“Its capitalist!” So goes the Cuban real estate description of a great house to buy. After President Raul Castro eased restrictions in 2011, the housing market is beginning to boom, though underground maneuvers are of course part of the wheeling and dealing.
HAVANA — At an informal housing market on Havana’s historic Paseo del Prado, Renaldo Belen puts the hard sell on a prospective buyer under a tree hung with hand-lettered signs advertising homes for sale.
A house near Boyeros, the avenue to the city’s airport, is being offered for the equivalent of $120,000, with all the amenities.
“The house is beautiful. It has four bedrooms, a pool with a bar and a fountain with a lion’s head on top. Look,” says Belen, pointing to photos on the sign, “water comes out of the lion’s mouth.”
Pausing for dramatic effect, Belen, one of the many touts, or “runners” working at the market, delivers what he hopes will be the coup de grace.
“This place needs no work. It is of capitalist construction,” he says, using a now frequently invoked commendation meaning it was built before Cuba’s 1959 revolution and is therefore of superior quality.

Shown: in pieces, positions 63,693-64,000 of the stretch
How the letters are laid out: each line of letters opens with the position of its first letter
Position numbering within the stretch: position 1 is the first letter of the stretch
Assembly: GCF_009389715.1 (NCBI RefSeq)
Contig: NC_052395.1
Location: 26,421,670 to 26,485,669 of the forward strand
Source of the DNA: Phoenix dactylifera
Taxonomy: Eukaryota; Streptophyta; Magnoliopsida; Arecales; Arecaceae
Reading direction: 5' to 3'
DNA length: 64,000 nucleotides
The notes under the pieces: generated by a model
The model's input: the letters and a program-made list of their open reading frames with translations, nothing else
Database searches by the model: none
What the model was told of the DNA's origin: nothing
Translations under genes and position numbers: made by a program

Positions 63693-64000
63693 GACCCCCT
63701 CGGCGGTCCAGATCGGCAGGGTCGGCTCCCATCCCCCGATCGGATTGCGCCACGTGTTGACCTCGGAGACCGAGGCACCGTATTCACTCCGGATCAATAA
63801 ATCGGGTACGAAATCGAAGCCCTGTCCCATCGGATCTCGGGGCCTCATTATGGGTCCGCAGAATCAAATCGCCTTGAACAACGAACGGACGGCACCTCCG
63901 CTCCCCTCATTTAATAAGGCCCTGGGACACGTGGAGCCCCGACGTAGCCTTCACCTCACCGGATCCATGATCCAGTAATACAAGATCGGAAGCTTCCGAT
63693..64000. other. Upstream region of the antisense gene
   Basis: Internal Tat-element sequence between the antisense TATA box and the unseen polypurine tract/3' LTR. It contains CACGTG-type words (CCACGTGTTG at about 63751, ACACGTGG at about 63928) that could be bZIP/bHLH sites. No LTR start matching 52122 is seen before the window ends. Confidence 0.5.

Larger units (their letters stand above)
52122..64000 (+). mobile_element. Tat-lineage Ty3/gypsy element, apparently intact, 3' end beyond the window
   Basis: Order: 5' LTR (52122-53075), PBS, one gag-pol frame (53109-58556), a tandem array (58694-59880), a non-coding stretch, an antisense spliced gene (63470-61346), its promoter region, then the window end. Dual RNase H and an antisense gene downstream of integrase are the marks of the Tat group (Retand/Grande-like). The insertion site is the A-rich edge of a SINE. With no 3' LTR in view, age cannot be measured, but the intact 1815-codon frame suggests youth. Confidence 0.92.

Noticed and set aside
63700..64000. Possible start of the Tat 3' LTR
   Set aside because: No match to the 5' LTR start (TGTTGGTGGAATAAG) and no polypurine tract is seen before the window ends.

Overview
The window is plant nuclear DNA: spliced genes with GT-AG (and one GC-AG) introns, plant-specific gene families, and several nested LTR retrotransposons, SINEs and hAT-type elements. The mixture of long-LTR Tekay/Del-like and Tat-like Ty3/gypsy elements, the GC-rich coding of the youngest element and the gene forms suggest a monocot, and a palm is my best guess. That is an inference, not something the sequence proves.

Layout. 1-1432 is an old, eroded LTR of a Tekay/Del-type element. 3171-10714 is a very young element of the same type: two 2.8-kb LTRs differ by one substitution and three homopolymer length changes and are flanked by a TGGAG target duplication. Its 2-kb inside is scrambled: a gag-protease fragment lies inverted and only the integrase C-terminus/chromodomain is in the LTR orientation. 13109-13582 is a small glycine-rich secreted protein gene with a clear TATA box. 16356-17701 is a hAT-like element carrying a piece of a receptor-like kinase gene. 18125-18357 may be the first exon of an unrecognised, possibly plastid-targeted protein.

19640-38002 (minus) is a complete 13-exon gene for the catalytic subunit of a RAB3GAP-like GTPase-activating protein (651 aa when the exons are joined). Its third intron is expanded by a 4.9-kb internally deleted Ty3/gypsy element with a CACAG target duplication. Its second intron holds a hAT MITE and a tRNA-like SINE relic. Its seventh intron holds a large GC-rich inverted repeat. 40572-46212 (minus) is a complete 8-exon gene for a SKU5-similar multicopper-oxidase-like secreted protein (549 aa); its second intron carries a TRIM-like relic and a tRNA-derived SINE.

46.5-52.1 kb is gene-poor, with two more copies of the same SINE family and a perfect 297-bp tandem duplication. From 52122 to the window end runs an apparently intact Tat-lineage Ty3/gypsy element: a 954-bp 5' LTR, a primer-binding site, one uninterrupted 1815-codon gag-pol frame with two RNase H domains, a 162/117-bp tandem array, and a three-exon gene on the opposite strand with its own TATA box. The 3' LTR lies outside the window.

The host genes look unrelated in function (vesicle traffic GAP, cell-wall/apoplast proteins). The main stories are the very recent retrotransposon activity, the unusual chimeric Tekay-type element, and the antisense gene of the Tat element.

Given that “capitalist” has been a dirty word in communist-run Cuba for the last half century, the description perhaps grates on the nerves of Cuban leaders.
Reuters: Desmond Boylan
But its widespread usage is a sign of the times on the Caribbean island, where President Raul Castro has loosened things up as he tries to modernize the country’s economy in the name of preserving the socialist system put in place by his older brother Fidel Castro.
Cubans on the move as new real estate market grows.